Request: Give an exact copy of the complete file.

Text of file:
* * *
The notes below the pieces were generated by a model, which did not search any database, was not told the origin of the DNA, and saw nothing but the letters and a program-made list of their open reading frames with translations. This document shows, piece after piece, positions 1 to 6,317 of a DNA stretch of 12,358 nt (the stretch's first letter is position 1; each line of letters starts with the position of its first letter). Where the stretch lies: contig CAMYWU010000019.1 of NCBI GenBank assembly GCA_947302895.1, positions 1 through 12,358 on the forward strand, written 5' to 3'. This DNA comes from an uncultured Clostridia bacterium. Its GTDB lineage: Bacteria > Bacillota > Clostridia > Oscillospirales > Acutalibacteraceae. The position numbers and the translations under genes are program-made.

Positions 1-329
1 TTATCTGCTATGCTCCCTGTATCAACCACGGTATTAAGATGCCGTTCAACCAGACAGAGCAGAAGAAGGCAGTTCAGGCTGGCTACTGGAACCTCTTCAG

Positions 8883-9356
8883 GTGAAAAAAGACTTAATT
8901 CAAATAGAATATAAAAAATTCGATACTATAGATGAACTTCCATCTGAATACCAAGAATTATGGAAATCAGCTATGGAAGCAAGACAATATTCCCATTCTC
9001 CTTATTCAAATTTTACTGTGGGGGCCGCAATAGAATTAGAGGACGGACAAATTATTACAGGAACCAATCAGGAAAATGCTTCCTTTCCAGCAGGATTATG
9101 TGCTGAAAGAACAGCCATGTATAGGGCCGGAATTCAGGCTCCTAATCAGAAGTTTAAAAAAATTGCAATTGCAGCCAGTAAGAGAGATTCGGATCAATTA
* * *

The notes below the pieces were generated by a model, which did not search any database, was not told the origin of the DNA, and saw nothing but the letters and a program-made list of their open reading frames with translations. This document shows, piece after piece, positions 1 to 6,317 of a DNA stretch of 12,358 nt (the stretch's first letter is position 1; each line of letters starts with the position of its first letter). Where the stretch lies: contig CAMYWU010000019.1 of NCBI GenBank assembly GCA_947302895.1, positions 1 through 12,358 on the forward strand, written 5' to 3'. This DNA comes from an uncultured Clostridia bacterium. Its GTDB lineage: Bacteria > Bacillota > Clostridia > Oscillospirales > Acutalibacteraceae. The position numbers and the translations under genes are program-made.

Positions 1-329
1 TTATCTGCTATGCTCCCTGTATCAACCACGGTATTAAGATGCCGTTCAACCAGACAGAGCAGAAGAAGGCAGTTCAGGCTGGCTACTGGAACCTCTTCAG

Positions 8883-9356
8883 GTGAAAAAAGACTTAATT
8901 CAAATAGAATATAAAAAATTCGATACTATAGATGAACTTCCATCTGAATACCAAGAATTATGGAAATCAGCTATGGAAGCAAGACAATATTCCCATTCTC
9001 CTTATTCAAATTTTACTGTGGGGGCCGCAATAGAATTAGAGGACGGACAAATTATTACAGGAACCAATCAGGAAAATGCTTCCTTTCCAGCAGGATTATG
9101 TGCTGAAAGAACAGCCATGTATAGGGCCGGAATTCAGGCTCCTAATCAGAAGTTTAAAAAAATTGCAATTGCAGCCAGTAAGAGAGATTCGGATCAATTA